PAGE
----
We were thrilled to try all the offerings, including the Hermitage (of which they only produce 600 bottles!) and tried our best to convince everyone, especially Sales Manager Laurent Gomez, that they should make these Rhone treasures available stateside!
No French meal is complete without ‘a little something’. A large dish of exquisite local peaches and apricots appeared (Hermitage is equally famous for the delectable stone fruit, it seems) plus a big platter of ripe red cherries.
Another regional delicacy appeared on the table. A large, round yeast bread, ‘Pogne de Romans’ which, translated from Old French, means ‘by hands’. Similar to a brioche, these are made for special occasions and holidays and are lightly scented with orange blossom water. This particular pogne came from an old and revered bakery, L. Ronjat in the village of Saint Donat sur l’Herbasse, where they have baking since the 18th century.
Too soon, it was time for the family to return to the wines and for us to get back on the Autoroute. It had been an extraordinary day, filled with the wonderful ‘connections’ that only wine can make. We felt so blessed to share in the traditions of the region and now, whenever I think of the Northern Rhone Valley I smile, remembering the day, their gracious hospitality and wines made with true love, respect, passion and joie de vivre.
As I was writing this post, I received a message from Jeanne. She was preparing to go and help out with the Syrah harvest in the Cornas vineyards of Domaine Michelas Saint Jemms.
“Pictures, please!” I requested.
How fitting that we can now see, full circle the literal ‘fruits’ of their efforts and the continuation of Vendage 2014.
All photos below courtesy of Jeanne Peron, Benson Marketing who was kind enough to arrange this visit. Merci!
If you are familiar with some of my blog posts, follow me on Facebook or Twitter, than you most likely know that I adore France and, in particular, French Rosé.
After spending the weekend at the Wine Bloggers Conference, I returned home with an idea - to create a website and blog devoted entire to Rosé. Not just the wines, but everything about them - their history, who makes them, where they make them and how, what foods pair well and where can you travel to taste them.
I am pleased to introduce "The Rosé Rules". There's not much content at the moment - she's only a few hours old - but there will be soon. I invite you to stop by and visit and please feel free to tell me what you'd like to know. Cheers!
The San Diego International Wine Show was held last weekend, April 26 & 27 in Del Mar, California.
I was invited to attend as both a member of the Press and as a presenter. Not quite sure which role was more fun!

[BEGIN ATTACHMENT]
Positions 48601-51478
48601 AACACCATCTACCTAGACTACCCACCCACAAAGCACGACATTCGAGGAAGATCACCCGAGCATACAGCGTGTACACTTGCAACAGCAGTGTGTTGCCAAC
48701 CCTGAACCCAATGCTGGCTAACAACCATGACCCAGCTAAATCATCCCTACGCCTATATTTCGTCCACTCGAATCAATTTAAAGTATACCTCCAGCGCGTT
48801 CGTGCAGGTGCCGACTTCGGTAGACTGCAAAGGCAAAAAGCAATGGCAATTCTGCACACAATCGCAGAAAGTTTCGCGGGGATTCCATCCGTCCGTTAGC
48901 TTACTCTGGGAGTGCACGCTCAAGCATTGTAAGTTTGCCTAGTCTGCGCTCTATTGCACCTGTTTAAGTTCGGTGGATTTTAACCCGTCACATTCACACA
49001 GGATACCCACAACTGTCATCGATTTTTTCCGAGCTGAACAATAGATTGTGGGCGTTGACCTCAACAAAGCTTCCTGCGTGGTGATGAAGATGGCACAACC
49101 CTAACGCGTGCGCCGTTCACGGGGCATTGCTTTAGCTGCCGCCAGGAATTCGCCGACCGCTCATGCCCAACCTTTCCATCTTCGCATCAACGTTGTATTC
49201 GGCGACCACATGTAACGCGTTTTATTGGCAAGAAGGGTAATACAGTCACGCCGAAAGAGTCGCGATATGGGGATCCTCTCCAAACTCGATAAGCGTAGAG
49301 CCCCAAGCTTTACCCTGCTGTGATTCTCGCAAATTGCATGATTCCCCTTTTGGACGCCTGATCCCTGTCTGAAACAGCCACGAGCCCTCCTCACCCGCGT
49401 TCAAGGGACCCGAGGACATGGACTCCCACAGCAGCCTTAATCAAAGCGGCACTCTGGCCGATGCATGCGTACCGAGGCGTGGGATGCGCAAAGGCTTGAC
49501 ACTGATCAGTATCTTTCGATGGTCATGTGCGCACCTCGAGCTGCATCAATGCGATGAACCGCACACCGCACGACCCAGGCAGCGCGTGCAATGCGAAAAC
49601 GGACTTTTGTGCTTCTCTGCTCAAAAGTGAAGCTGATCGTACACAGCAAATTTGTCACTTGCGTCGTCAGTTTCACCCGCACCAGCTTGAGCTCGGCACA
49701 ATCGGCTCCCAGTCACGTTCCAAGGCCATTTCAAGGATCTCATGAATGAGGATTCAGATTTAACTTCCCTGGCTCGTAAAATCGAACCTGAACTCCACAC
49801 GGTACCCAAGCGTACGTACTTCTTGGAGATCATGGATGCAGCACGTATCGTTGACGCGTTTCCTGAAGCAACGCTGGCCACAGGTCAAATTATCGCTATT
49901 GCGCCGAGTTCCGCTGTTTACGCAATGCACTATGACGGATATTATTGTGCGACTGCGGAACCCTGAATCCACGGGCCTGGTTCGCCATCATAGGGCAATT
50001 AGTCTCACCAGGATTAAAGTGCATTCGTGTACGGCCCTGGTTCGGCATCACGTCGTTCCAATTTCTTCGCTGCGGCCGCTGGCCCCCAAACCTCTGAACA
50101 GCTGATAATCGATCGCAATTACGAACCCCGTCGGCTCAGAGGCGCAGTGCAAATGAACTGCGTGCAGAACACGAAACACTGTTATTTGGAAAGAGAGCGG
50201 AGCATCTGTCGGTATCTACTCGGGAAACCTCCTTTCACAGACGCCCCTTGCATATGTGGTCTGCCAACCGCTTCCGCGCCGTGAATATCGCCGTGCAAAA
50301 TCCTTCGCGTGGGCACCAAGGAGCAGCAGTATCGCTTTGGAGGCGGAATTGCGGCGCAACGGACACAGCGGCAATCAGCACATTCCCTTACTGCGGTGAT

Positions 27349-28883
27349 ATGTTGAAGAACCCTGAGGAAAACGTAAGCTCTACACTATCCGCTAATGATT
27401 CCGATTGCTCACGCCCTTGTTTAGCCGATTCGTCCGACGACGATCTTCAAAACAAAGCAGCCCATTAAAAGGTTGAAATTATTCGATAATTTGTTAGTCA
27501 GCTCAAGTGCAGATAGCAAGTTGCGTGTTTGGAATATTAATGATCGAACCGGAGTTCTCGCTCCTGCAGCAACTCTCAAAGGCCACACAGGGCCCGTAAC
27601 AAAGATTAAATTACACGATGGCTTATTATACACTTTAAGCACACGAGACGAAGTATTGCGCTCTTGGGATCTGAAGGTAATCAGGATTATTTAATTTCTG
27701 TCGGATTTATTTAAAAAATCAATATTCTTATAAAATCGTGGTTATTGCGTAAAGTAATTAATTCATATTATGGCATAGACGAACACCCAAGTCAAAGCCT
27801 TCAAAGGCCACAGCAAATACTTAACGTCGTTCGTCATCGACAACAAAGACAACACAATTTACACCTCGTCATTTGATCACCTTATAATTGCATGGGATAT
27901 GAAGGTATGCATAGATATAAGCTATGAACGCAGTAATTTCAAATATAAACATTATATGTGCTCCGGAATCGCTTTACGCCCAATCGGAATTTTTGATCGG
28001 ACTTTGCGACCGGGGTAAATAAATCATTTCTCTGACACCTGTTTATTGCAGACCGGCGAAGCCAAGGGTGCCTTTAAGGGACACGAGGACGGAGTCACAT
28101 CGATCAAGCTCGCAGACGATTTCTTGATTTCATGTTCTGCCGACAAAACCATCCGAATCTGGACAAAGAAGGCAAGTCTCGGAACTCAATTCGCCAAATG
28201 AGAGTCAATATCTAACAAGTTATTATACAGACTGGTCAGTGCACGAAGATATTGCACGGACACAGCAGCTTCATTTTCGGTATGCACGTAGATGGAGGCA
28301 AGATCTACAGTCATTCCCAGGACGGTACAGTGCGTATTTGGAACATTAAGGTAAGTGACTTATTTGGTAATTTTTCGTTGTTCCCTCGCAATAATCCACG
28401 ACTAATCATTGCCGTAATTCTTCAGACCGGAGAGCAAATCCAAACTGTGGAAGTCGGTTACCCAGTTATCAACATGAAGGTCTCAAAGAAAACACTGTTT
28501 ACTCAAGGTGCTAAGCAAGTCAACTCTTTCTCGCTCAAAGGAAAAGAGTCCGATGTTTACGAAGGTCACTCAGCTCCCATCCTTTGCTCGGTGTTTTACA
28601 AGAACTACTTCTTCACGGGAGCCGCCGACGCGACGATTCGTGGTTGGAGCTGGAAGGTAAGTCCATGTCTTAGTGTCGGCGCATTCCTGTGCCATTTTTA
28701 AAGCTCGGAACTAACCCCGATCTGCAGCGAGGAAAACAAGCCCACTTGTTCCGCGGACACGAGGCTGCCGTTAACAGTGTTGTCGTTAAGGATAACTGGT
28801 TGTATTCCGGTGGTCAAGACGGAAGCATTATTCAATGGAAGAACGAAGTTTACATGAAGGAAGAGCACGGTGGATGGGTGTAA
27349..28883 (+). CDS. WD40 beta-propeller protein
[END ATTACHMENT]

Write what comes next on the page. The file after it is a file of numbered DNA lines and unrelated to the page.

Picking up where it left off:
This was the third year for the event and this time they did, indeed, go international, with wineries and wines from Spain, Italy, Mexico, Portugal, Chile, Argentina and, of course, France. Local representation included Napa, Sonoma, Temecula and San Diego.
For those of you who attended my seminar, "There's No Place Like Rhone!" I say thank you and hope you enjoyed such an abbreviated visit to this truly wonderful part of the wine world. Forty-five minutes goes way to fast.
If you'd like to know more about the Rhone Valley, please visit my Student Resources page where you'll find all kinds of links and information on the wines and food of the region.
I'd also like to thank KK LaFournaise for wrangling me into doing this, Donato Santarsieri, and Live Fit Magazine for their wonderful, live coverage of the event. Check out their YouTube page for a full recap.
So, what should my topics be for next year?
One of the great perks of being involved with the wine industry, in all its many permutations, is the chance to taste and learn on a continual basis.
Most of the offerings from wineries, especially larger producers or those affiliated with the more ‘corporate’ establishments, are focused on sales. After all this is the wine ‘business’ and without sales we would all in a sad state.
But every now and again an invitation appears for a more ‘educational’ experience and these are the ones that get me excited. Such was the case last month when I attended the “Sommelier Series” event sponsored by Chalone Vineyards.
The seminar was held at the stunning Lodge at Torrey Pines in La Jolla, CA. This elegant, craftsman-style resort is home, I’m told, to a legendary golf course but my focus was on the wines!
The workshop was conducted by Robert Cook, Winemaker for Chalone and Gilles de Chambure MS with a comparison tasting of several vintages from Chalone Vineyard and wines from Bourgogne.
Chalone Vineyards were first planted in 1919 by Frenchman Charles Tamm. It seems he was searching for soil that reminded him of his native Burgundy and found them in this limestone rich terrain in the shadow of Pinnacles National Monument .
Today, these are the oldest producing vineyards in Monterey County and produce award winning Chardonnay and Pinot Noir, just as Monsieur Tamm had dreamed of!
In 1966, under owner/winemaker Dick Graff, Chalone set the standard for California Chardonnay and today, although it is owned by a large corporation (Diageo Chateau & Estate Wines), the wines are still crafted with respect for both the vineyard and the distinctive terroir.